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How has coronavirus changed influencer life?

Just a few months ago, I was schlepping duffel bags around NYC, luggage-sized carryalls that were filled with so many outfits, I often broke the zippers.

 
 
 
 
 
 
 
 
 
 
 
 
 
 
 

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Every weekend, my mom and I would scour the internet for the city's hottest pop-up shops, calling ahead of time to see if they would assist with Instagram photoshoots. Museum of Ice Cream, Mickey True Original, Color Factory and more made the list, although working around the general public's screening of the exhibitions often got me in trouble (I'd skip ahead of my assigned group to avoid crowds). Some days, I'd simply visit a neighborhood and play it by ear as to where I'd capture content; in fact, in early March, I was strolling around the relatively-empty Meatpacking District shooting tons of images at the High Line.

But the coronavirus outbreak turned influencer life upside down. Considering the major economic decline, not to mention a drastic decrease in shooting locations, several brands seem to be at a loss. As a result, social media stars have been forced to deal with the repercussions—they shared with GL how they've been coping through these tough times.

Brand Partnerships

Many brands are halting product distribution while sorting out funding during this difficult time. However, certain companies are actually using the coronavirus to their advantage, taking on the pandemic as a clever marketing tool. "I've managed to land deals with brands that I [had] had trouble securing, like an online school and some new apps, because there was no immediate reason to partner before." explains Alexa Curtis, blogger and CEO of Life Unfiltered with Alexa. "There's a sense of urgency from those types of companies to utilize this time on social media while other brands are out of business."

Teen TikTok star Charli Elise has taken on more collaborations over the past month as well. "I have tons of free time to film and try new products, so I'm trying to make the most of this situation," she says. Elise recently teamed up with Ivory Ella for their #SpreadHope" campaign, which donates 100% of proceeds to children who are isolated in hospitals.

Fashion influencer Meghan Ross has noticed an increase in skincare partnerships, as people have more time to take care of their complexion indoors. "I've noticed a lot of bigger companies such as Neutrogena taking advantage of their online platforms and using influencers for marketing," she explains. "It has been great to see brands giving back to various COVID-19 organizations over the past month as well." Neutrogena has been posting "#FrontLineFaces" every week on their Instagram, spotlighting healthcare heroes making a difference, while L'Oréal is producing hand sanitizers instead of beauty products and fragrances for medical practitioners. 

Type of Content

 
 
 
 
 
 
 
 
 
 
 
 
 

Bored in the house.

A post shared by Gianna Faith Ferazi (@giannaferazi) on

With limited time spent outdoors, social media stars have been forced to shoot content within their own homes. "I've been posting lots more casual photos and outfits," shares 17-year-old influencer Gianna Ferazi. "I've been promoting vitamin companies and loungewear as opposed to street style looks." Ferazi also had to switch up the typical backdrop of her images: "I've been posting photos of myself cooking in the kitchen, lounging on my bed, washing clothes in the laundry room and hanging out in the backyard."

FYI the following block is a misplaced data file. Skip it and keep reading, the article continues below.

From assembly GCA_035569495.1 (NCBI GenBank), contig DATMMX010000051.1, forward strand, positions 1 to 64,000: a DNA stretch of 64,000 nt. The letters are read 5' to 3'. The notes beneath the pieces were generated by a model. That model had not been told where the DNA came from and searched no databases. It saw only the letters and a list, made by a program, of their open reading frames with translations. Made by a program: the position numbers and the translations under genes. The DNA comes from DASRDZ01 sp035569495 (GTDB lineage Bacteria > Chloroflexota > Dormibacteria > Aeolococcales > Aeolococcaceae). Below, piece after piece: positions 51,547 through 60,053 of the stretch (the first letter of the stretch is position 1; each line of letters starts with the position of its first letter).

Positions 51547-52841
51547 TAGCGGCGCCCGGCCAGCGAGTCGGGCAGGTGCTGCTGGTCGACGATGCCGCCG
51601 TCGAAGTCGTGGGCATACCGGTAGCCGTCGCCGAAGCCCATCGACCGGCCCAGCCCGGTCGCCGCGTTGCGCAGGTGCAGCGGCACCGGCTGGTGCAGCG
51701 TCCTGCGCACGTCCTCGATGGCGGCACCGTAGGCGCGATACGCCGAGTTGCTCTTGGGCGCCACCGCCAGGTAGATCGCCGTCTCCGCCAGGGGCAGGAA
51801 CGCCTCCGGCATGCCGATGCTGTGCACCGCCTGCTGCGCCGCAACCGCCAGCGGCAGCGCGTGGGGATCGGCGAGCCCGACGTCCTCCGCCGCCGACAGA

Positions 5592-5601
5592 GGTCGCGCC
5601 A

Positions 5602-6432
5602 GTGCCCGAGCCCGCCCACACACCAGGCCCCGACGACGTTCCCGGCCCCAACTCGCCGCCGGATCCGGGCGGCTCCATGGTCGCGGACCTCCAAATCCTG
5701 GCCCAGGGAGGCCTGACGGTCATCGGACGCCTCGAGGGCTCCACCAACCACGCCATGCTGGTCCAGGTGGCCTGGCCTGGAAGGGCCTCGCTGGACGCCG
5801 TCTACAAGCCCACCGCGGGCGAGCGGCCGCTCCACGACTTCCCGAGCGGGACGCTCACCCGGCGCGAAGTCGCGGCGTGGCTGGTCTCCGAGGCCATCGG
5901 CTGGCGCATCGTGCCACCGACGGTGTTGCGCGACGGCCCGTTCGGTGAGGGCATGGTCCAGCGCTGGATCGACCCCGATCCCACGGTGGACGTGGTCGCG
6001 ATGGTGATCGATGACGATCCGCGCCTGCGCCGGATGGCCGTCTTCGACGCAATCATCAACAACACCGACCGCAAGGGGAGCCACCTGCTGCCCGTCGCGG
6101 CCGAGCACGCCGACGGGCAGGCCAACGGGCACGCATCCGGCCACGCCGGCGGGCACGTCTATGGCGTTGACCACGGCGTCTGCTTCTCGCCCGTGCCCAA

Ross, known for her living room try-on hauls, is now putting a new spin on her style presentations. "I've been shooting a lot of content in my parents' backyard and childhood bedroom instead," she says. "I miss doing hauls in the Hamptons and discovering new coffee shops to photograph in New York. It has been a challenge, but it has allowed my creative juices to flow."

The increase in downtime has allowed for Curtis to dip her toe into TikTok: "It's getting great traction on social media, so I'm posting fashion videos that coincide with my platform, such as 'Slip Dress 3 Ways.'" Curtis has also been active on Instagram Live, and she recently interviewed Gossip Girl's Kelly Rutherford (aka Lily van der Woodsen) by "guesting" the actress from across the country.

Monetization

Income and product distribution go hand in hand, so it's no wonder influencers are seeing a decrease in their salaries. "Lots of my paid campaigns have paused," says TikTok star Madi Webb. "However, since I have more time on my hands, I've been live-streaming a lot more on monetized platforms and making money that way." TikTok has coins that people can buy and donate to their favorite streamers, a way of capturing the creator's attention for a potential shoutout.

Considering the poor state of the economy, Curtis is handling matters of money very carefully. "I'm definitely saving more than spending," she explains. "I don't have much to spend on these days anyway. This past month has really inspired me to stay inside and save up once in a while."

Ross, on the other hand, is using time indoors as an opportunity to profit from her own boutique: "My brand, Your Darling Style, has skyrocketed because I'm making close to 50 bracelets per week." Her main goal, however, is to spread positivity through the company during the outbreak. "I love making a client's day by creating something special to put a smile on his or her face," she says. Influencer life may never be the same—yet adapting to this tumultuous time seems to be the key to social media success amid the spread of COVID-19.

How would you handle influencer life right now? Comment below!

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by Carrie Berk | 4/21/2020
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